• The Wonder Years: Whether or not it’s an aversion really depends on how you classify its genre. If you see it as primarily the story of Kevin, Winnie, and Paul, then it is, since they start off in 7th Grade (in a 7-9 Junior High, this being The '60s) and age right on up through 11th Grade. If you see it as a family dramedy that includes the adolescent protagonist’s best friend and childhood sweetheart, then not so much.
  • Welcome Freshmen: A major aversion in that enduring freshman year was the show's entire premise. After the Second Season, all but one character became sophomores. The show's title was kept by flunking Walter and making him repeat 9th Grade, while new freshmen were introduced.
  • Liv and Maddie plays this straight, the title twins being sophomores, presumably so their brother Joey could be younger than them and still go to High School alongside them.

     Theatre 
  • A Very Potter Musical: The musical translates a lot of the British boarding school aspects to a more American-style high school. In the first play, Harry, Ron, and Hermione are sophomores, with Ginny as the new freshman learning the ropes from her brother and his friends. The sequels avert this, however; A Very Potter Sequel goes back to Harry's freshman year via Time Travel, while A Very Potter Senior Year takes place exactly when you'd guess.

     Video Games 
  • Typically in Persona the main character is a second-year student. Persona 3, Persona 4, and Persona 5 start off by transferring to a new school, and all three quickly gain at least one male and one female friend of the same age/in the same homeroom. The dynamics are played around with in all these games:
    • P3's lead gets three senpai to help guide him; one of said senpai is the leader and founder of SEES, and she assigns the protagonist the "field leader" (read: leading the charge in dungeon crawling) position, putting him/her in the middle of the totem pole (which gets emphasized once Ken joins them).
    • P4's heroes surprisingly lack any senpai; While there is one at the very beginning of the game, she is murdered, and her death kickstarts the plot. The protagonist and three other Investigation Team members are second years, three others are first years, and Teddie. This makes the P4 protagonist's position as the leader of the team much more blatant.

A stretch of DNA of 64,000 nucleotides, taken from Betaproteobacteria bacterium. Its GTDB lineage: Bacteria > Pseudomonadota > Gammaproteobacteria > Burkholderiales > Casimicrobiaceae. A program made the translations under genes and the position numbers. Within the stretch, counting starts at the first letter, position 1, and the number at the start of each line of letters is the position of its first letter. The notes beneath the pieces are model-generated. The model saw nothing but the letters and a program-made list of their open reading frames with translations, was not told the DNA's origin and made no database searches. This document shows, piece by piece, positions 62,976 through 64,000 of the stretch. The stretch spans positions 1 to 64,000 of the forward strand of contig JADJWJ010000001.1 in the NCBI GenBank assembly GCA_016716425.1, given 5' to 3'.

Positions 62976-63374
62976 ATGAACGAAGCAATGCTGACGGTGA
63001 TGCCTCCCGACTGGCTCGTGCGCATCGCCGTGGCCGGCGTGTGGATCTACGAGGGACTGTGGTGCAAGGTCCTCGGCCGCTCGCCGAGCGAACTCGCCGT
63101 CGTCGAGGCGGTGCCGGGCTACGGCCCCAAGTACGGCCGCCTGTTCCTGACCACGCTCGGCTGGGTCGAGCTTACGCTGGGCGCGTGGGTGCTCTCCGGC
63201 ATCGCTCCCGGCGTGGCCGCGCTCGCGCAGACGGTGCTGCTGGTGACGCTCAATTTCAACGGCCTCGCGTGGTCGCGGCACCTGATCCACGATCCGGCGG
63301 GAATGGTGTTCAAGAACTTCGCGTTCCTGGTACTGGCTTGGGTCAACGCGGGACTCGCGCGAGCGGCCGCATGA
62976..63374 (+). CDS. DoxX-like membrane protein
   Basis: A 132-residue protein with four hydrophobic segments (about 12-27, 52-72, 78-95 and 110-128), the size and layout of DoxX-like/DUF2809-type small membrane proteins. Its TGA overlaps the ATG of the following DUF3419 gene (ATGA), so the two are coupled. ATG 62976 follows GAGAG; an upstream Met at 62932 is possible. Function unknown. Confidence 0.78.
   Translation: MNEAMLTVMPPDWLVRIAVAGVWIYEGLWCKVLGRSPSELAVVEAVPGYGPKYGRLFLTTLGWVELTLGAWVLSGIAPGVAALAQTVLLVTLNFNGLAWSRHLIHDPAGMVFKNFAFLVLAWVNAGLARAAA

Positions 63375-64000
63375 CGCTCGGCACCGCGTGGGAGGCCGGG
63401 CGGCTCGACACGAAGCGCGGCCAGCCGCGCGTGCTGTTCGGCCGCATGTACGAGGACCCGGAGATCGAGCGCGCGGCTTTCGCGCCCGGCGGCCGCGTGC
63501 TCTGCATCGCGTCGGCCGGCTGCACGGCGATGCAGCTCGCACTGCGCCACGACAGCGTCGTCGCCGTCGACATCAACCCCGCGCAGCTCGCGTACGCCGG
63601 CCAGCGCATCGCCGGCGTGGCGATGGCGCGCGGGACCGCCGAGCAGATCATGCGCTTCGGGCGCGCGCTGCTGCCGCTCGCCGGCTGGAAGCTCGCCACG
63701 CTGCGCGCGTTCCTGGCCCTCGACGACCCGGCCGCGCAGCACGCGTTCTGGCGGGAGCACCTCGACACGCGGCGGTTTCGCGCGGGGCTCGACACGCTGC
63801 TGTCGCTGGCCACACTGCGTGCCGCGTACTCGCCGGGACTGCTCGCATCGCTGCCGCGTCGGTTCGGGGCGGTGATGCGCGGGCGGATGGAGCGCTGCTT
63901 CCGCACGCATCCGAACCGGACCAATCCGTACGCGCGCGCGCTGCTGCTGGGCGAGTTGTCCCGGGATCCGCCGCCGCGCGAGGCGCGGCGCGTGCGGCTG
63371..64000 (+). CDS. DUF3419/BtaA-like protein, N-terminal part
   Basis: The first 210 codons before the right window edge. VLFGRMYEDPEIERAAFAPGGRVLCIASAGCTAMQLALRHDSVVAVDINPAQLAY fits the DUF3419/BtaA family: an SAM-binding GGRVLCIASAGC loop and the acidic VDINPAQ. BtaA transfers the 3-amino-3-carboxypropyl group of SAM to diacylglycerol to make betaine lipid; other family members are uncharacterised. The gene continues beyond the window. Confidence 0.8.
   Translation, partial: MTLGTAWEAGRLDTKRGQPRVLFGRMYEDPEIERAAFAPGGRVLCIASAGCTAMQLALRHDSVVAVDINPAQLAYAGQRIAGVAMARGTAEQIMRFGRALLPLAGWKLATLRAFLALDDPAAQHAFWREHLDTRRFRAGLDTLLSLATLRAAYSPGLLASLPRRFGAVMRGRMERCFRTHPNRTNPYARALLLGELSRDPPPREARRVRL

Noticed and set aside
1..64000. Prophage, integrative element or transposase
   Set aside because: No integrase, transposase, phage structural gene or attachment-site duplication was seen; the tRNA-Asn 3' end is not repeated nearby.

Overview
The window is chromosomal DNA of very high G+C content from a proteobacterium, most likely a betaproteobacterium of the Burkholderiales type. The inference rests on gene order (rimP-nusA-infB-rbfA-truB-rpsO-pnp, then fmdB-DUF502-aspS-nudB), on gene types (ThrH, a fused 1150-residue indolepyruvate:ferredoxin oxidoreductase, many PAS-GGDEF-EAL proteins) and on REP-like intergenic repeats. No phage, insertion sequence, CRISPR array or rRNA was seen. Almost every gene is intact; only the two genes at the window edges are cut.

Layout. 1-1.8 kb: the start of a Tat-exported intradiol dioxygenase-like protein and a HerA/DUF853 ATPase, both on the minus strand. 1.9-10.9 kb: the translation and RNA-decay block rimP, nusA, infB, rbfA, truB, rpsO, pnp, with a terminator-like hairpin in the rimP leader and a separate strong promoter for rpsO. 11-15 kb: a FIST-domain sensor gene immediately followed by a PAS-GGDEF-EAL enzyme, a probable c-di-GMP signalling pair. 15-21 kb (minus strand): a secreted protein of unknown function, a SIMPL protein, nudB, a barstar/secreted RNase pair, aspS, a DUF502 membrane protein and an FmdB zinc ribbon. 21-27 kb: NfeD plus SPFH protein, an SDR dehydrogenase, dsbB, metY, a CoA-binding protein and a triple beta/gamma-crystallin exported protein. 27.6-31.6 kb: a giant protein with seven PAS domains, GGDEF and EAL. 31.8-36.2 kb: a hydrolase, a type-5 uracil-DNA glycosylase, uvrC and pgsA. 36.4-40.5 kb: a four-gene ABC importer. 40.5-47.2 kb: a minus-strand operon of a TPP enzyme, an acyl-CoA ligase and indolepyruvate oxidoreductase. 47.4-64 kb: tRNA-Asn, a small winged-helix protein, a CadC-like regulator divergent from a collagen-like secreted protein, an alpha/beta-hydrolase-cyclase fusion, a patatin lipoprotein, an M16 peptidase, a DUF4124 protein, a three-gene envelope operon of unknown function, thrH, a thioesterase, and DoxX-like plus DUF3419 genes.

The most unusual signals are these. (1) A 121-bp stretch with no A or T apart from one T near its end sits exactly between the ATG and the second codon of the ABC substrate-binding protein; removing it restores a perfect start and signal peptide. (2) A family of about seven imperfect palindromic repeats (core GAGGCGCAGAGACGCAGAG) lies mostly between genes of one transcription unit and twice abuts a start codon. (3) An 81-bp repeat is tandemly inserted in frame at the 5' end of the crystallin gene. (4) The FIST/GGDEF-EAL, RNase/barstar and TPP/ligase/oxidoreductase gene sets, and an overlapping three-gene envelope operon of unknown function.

• P5 begins similarly to the other two, but the school setting isn't as focused on - thanks to the protagonist's record, nobody in school really wants much to do with him. In turn, because the Phantom Thieves all share a background of abuse by authority none of them follow the Sempai-Kohai system to a tee. All of them ignore it and are casual with each other, including third year students Makoto and Haru. This even extends to members who go to different schools (Yusuke, Akechi), or to the one member who doesn't go to school at all (Futaba, who is also the youngest member). As a result, the P5 protagonist takes a middle ground to his leadership status, taking authority mainly in the Metaverse, but leaving some more mundane tasks in the hands of his teammates when he himself cannot do anything.
    • P1 is justified in a lack of Sempai/Kohai - all nine potential party members are second years, and the majority of them happened to meet one another in passing before the DEVA System began warping Mikage-Cho. The P1 protagonist's status as a leader mainly stems from his ability to remain calm in heated situations, especially when Inaba and Nanjo argue over certain crises of consciousness over the course of the story.
  • Tokyo Xanadu has the protagonist, Kou, in his second of year of high school. In regards to the party, there are two girls in the same grade as him (his class's representative Asuka, as well as the idol-group member, Rion, in another class), allowing them to have 2 kohai (Sora and Yuuki) and 2 sempai (Mitsuki and Shio).